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Old 02-05-2016, 09:34 PM   #1
turbopilot
 
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Default Intelligent Battery Management

My 2016 Unity MB electrical system is currently equipped with two LifeLine AGM house batteries (220ah), 5 GoPower 100 watt flex panels (up to 500 watts output), 100 ah AGM cab battery and Intellitec Isolator Relay.

The Intellitec Isolator Relay (IIR) is a "low cost" approach to managing multiple batteries. So while the device is cheap "i.e. low cost" it seriously restricts your ability to intelligently manage the batteries and electrical system in the Unity.

The IIR connects the house electric system to the cab electrical system. The device lives under the passenger seat. It's operation is very simple, it looks for the voltage on the cab side to rise above 13.1 volts for 12 seconds, then it closes the connection between the house and cab electrical system. The device does not care what the voltage is on the house side and it provides no options to connect the two sides unless the voltage on the ignition circuit is higher than 13.3v for 12 seconds.

Given the capability of my Unity electric system (particularly the addition of up to 30 amps of solar power) I made the decision to upgrade the IIR and replace it with a Blue Sea ML-ACR Automatic Charging Relay. The ML-ACR is available on Amazon for $202.94.

The Blue Sea ML-ACR offers many advantages over the simple IIR. The ML-ACR has three modes: OFF, Automatic Combine and Manual Combine. In the OFF mode the relay disconnects the cab and camper electrical system. In the Manual Combine mode the ML-ACR connects the two electrical system with a manual switch controlled by the operator.

The magic in this device is the Automatic Combine mode. In this mode the device will automatically connect the two electrical systems any time it senses voltage on either side (cab or camper) to be above 13.5V for 30 seconds or 13.0V for 90 seconds. Likewise the ML-ACR in the Automatic Combine mode will disconnect the cab and camper electrical systems anytime the voltage on either side is below 9.6V(under voltage lockout), below 12.35V for 10 seconds, below 12.75V for 30 seconds or above 16. 2V(over voltage lockout).

In the Automatic Combine mode the ML-ACR is basically looking at voltages on both the camper and cab side of the electrical system and combines the electrical systems any time the voltages are compatible with one or the other electrical systems being charged (i.e. charger, solar or cab alternator).

Here are some images of the exchange of the IIR for the ML-ACR.

This is the passenger seat pedestal. Note the installation of the awing LED and awing in/out switch was not very "fancy".



Here is a closer look at how the switches were installed:



Here is a look at the IIR as installed by LTV in the passenger seat pedestal. The solenoid and IIR controller are mounted on the board. Note cables are just held down with aluminum tape :



Here is how it looks after the Blue Sea ML-ACR is installed and the installation cleaned up:



And finally I took the opportunity to "upgrade" the switch panel on the side of the seat pedestal to include the ML-ACR control switch and provisions to monitor cab voltage when the ignition is on:



I had a Blue Sea ML-ACR in my last RV so I thought I would share some circumstances where this device provides all sorts of extra options for battery management in normal and abnormal camper operation.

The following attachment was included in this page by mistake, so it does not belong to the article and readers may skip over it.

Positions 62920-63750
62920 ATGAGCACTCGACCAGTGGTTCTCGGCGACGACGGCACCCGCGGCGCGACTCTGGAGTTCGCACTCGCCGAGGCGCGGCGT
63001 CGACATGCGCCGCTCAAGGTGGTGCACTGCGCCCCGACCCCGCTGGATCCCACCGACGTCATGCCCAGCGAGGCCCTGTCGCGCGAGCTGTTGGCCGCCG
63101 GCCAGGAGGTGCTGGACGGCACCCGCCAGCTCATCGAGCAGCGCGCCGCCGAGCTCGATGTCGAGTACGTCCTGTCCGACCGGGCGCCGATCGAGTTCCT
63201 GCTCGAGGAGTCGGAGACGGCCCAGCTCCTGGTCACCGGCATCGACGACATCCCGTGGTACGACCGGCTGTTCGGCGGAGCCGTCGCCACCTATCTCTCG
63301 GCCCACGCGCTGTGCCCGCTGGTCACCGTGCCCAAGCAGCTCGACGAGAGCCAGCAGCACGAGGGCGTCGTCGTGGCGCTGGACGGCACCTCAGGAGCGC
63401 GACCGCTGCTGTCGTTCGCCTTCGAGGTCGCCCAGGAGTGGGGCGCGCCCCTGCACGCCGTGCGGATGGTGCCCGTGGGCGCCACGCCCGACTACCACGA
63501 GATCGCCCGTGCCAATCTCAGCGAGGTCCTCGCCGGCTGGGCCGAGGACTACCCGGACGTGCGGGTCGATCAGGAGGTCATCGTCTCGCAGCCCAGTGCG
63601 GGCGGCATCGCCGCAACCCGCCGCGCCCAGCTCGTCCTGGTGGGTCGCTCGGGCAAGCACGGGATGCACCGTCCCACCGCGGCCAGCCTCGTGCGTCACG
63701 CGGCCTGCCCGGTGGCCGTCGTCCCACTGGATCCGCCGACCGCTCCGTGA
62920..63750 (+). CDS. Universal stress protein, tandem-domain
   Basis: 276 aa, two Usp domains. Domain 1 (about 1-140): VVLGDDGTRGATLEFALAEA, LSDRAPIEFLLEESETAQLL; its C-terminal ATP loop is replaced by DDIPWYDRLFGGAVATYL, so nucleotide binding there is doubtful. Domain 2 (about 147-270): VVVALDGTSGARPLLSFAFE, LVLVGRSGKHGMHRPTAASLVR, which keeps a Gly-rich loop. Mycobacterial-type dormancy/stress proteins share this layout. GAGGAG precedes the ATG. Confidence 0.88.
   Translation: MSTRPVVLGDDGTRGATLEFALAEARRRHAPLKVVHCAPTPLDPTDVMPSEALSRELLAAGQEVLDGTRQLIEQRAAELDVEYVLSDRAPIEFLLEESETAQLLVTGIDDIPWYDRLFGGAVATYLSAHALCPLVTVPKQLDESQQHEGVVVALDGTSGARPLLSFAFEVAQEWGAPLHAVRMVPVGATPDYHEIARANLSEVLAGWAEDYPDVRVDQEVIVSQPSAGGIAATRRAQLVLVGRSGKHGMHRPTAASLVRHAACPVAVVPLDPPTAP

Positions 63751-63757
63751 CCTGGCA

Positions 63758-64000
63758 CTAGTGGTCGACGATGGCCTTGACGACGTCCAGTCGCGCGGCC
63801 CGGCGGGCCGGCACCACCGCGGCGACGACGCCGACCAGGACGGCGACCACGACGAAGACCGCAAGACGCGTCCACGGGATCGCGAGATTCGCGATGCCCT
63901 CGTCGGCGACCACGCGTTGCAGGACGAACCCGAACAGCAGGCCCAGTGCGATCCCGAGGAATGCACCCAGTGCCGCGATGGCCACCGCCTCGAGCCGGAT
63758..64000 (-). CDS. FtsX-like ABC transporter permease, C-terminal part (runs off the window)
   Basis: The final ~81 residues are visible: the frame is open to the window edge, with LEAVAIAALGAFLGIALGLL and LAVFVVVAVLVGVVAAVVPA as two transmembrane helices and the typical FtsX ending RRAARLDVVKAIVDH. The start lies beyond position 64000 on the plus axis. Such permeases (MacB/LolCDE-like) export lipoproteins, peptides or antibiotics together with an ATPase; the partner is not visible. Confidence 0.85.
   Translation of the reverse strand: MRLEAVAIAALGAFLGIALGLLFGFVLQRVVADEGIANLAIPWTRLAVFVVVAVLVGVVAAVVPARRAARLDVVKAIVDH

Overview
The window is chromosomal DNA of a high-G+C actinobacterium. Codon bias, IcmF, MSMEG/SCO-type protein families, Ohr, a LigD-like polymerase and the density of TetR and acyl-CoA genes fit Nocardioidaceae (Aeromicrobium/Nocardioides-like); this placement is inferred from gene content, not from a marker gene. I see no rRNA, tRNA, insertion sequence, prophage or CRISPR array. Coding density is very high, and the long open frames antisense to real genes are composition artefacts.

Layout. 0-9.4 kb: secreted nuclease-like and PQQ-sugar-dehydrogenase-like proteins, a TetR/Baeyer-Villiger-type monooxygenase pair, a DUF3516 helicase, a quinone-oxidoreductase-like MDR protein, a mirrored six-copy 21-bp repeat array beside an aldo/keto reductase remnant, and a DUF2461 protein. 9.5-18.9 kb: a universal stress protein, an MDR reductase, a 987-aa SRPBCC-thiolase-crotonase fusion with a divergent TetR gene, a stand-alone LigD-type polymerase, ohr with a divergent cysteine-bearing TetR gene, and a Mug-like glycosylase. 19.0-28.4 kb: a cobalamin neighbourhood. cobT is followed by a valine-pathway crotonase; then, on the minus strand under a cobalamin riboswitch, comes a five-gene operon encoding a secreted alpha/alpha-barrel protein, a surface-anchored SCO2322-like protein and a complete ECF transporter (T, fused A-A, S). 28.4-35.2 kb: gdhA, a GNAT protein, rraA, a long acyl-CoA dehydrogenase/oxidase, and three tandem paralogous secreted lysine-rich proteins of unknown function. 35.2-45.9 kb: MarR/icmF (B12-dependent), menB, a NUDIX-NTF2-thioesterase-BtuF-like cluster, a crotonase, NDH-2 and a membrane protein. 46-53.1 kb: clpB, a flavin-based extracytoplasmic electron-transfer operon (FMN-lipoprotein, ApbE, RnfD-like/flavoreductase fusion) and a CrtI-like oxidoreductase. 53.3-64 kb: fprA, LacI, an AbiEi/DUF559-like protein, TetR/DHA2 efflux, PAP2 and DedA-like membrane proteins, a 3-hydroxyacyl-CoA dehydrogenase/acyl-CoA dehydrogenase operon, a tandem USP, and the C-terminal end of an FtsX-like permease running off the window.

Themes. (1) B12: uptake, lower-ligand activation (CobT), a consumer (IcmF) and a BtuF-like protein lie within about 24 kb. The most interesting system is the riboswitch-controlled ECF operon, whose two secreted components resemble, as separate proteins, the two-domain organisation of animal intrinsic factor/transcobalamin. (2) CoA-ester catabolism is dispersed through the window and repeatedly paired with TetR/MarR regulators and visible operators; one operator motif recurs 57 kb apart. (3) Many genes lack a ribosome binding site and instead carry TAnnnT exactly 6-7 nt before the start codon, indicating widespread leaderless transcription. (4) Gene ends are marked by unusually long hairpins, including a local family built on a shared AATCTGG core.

- The ability to disconnect the cab from the camper for long drives during daylight. The will allow the intelligent GoPower Solar Controller to charge the house batteries avoiding overcharging the house batteries using the "dumb" cab alternator.

- The ability to use all batteries for occupied camper operation (house+cab=320ah of capacity). Can be risky but with the Magnum and Jennsen battery alarms you should never totally discharge all the batteries. In the worst case given the design of the system all you need is enough juice to start the generator to bring everything back to life including the cab to start the engine.

- The ability to drive the camper in the event of an alternator failure. Between the cab/house house batteries and the solar system there should be no problem driving the camper indefinitely during the day time with the alternator inop.

The ability to start the MB cab engine in the event of a cab battery failure or inadvertent discharge. Simply manually combine the cab and house systems and let the camper batteries start the truck.

- During daylight hours when operating on solar alone you will hear the ML-ACR cycle on and off as either camper demand for juice and/or falling solar output conspire to bring the house batteries below 12.75v for 30 seconds. When this happens the ML-ACR automatically disconnects the cab from the camper electrical system to preserve the charge on the cab battery. When conditions change (i.e. lower camper demand and/or higher solar output) the relay will reconnect the two sides automatically.

- For long term outside storage this arrange allows both the camper and cab batteries to be intelligently charged via the solar panel controller.


So as you can see this simple device makes the entire cab/camper electrical system much more robust to deal with all sorts of planned and unplanned events that can happen on the road.

Last edited by turbopilot; 02-05-2016 at 10:44 PM.
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Old 02-05-2016, 09:39 PM   #2
alichty
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Default Re: Intelligent Battery Management

Nice work
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Old 02-05-2016, 10:02 PM   #3
Peter Tourin
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Default Re: Intelligent Battery Management

That's very cute! - seems really nicely thought out, and I hope my install work looks as clean as yours.
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Old 02-06-2016, 01:57 PM   #4
SSTraveler
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Default Re: Intelligent Battery Management

Really nice job! Thanks for the pictures, I have been wanting to move those awning switches and didn't want to open a can of worms not knowing what all is under the passenger seat. I hate the location of these switches, not very convenient, especially the light switch, which might be used multiple times at night for the lighting.
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Old 02-06-2016, 02:24 PM   #5
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Default Re: Intelligent Battery Management

Quote:
Originally Posted by SSTraveler View Post